6/12/2012

Raccoon Infestation Remediation Protocols

If a raccoon infestation occurs, two protocols are recommended based on the absence (Protocol A) or presence (Protocol B) of B. procyonis eggs, a parasite commonly found in raccoon droppings.

By Ralph E. Moon, Ph.D., CHMM, CIAQP

The most critical elements for handling a raccoon infestation are the elimination of food and hardening the exterior of the structure. Excess bird seed, dog and cat food, and fruit tree droppings all support feeding behavior that encourages young raccoons to depend on humans for food rather than the natural environment. The following recommendations will reduce urban food sources.

  • Never place pet food outside
  • Remove or empty bird feeders at night
  • Place metal flashing on objects that a raccoon could climb
  • Keep property free of hiding and nesting places
  • Secure all garbage can lids tightly. Where possible, place in a secure location like a shed or garage.
  • Construct secure food composting locations
  • Do not bury garbage
  • Do not provide excessive amounts of bird feed
  • Remove fallen fruit and berries
  • Clean barbeque grills after use
  • Do not intentionally feed raccoons under any circumstances

If an infestation occurs, two protocols are recommended based on the absence (Protocol A) or presence (Protocol B) of B. procyonis eggs, a parasite commonly found in raccoon droppings.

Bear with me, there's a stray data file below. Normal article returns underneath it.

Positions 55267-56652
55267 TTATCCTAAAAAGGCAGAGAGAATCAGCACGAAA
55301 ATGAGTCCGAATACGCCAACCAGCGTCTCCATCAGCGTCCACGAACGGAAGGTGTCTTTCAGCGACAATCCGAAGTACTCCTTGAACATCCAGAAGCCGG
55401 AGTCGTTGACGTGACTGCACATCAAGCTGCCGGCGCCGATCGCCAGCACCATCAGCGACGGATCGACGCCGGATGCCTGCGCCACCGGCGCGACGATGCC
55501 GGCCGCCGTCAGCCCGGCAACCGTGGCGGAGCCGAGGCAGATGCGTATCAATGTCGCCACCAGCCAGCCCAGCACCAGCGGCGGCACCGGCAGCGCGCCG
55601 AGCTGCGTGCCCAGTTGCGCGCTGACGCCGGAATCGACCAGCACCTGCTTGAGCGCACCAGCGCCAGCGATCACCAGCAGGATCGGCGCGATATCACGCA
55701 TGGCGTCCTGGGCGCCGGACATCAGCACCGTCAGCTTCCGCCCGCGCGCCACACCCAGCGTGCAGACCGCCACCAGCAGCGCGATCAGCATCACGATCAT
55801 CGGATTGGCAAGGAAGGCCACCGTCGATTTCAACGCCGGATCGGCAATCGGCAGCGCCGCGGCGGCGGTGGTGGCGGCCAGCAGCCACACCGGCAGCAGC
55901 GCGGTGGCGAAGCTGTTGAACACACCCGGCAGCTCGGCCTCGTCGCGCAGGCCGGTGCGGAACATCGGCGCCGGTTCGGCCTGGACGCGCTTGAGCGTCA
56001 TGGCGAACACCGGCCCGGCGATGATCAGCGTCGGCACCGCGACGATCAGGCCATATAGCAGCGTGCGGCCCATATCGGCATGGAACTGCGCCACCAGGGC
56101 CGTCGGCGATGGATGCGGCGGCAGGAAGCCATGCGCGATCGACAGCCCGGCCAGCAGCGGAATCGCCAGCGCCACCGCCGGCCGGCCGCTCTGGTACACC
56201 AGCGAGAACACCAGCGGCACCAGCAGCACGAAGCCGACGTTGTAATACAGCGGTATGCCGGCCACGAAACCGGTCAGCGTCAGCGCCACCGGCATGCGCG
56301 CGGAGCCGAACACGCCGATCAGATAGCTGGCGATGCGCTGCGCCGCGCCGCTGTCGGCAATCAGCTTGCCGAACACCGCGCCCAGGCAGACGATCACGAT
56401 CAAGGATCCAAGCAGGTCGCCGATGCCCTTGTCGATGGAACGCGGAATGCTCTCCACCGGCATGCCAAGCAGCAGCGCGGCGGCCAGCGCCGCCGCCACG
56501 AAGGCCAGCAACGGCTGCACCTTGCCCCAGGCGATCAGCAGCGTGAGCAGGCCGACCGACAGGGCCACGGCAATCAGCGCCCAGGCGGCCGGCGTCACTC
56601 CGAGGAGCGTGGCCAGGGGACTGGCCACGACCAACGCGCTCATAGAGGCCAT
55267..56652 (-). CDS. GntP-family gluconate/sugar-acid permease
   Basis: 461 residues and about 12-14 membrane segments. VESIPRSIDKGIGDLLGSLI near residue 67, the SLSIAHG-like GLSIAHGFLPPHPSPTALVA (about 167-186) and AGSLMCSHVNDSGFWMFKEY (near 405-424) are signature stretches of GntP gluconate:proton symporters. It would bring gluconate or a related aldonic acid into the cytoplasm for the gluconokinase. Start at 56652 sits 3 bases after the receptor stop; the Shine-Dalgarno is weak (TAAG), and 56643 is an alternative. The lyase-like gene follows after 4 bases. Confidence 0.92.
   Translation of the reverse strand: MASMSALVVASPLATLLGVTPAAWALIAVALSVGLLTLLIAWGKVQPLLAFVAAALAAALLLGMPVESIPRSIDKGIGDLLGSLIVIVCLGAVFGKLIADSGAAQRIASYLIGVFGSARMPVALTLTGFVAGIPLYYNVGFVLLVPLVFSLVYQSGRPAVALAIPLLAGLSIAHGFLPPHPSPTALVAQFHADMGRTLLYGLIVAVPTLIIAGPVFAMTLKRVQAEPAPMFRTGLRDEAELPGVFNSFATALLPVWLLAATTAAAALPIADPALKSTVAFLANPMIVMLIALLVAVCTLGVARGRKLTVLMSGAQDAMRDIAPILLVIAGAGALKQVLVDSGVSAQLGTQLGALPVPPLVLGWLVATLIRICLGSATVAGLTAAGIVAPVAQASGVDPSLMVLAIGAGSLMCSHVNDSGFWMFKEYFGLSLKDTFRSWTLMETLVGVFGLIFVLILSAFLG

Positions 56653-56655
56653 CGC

Protocol A: No Baylisascaris procyonis Eggs Found

Personal Protection Equipment (PPE)

HSA recommends use of Modified Level C personal protection equipment consisting of the following items. Level C - The concentration(s) and type(s) of airborne substance(s) is known and the criteria for using air purifying respirators are met.

  1. Full-face or half-mask, air purifying respirators (NIOSH approved)
  2. Hooded - resistant clothing (Tyvek overalls)
  3. Gloves (outer), chemical-resistant
  4. Boots (outer), chemical-resistant steel toe and shank
  5. Hard hat
  6. Face shield

Occupational Safety and Health

All work shall be performed in compliance with current federal and state regulations, including U.S. EPA, OSHA, state regulatory  and any other accepted state-of-the-art industry standards. The most recent edition of relevant regulations, standards, documents or codes shall be in effect including:

  • U.S. Environmental Protection Agency (EPA) Regulations
  • U.S. EPA Worker Protection Rules,
  • Occupational Safety and Health Administration (OSHA), U.S. Department of Labor, OSHA, U.S. Department of Labor (Respiratory Protection), Title 29 CFR Section 1910.134
  • OSHA, U.S. Department of Labor (Access to Employee Exposure and Medical Records), Title 29, CFR, Section 1910.20
  • OSHA, U.S. Department of Labor (Hazard Communication for the Construction Industry), Title 29, CFR, Section 1926.59

Any conflicts or overlap of these requirements shall be governed by the more stringent regulation or standard.

It is recommended that depending on the season and geographic location, the work be conducted when temperatures in the attic are below 90oF so as to minimize heat stress.

General Procedures

  • Identify a discrete access corridor to the attic and apply plastic sheeting secured to the floor with tape from the point of attic entry to the exit.
  • Install plastic containment curtains across doorways to isolate and prohibit others (e.g., nonworkers, neighbors, occupants, and children) from gaining entry to the access corridor.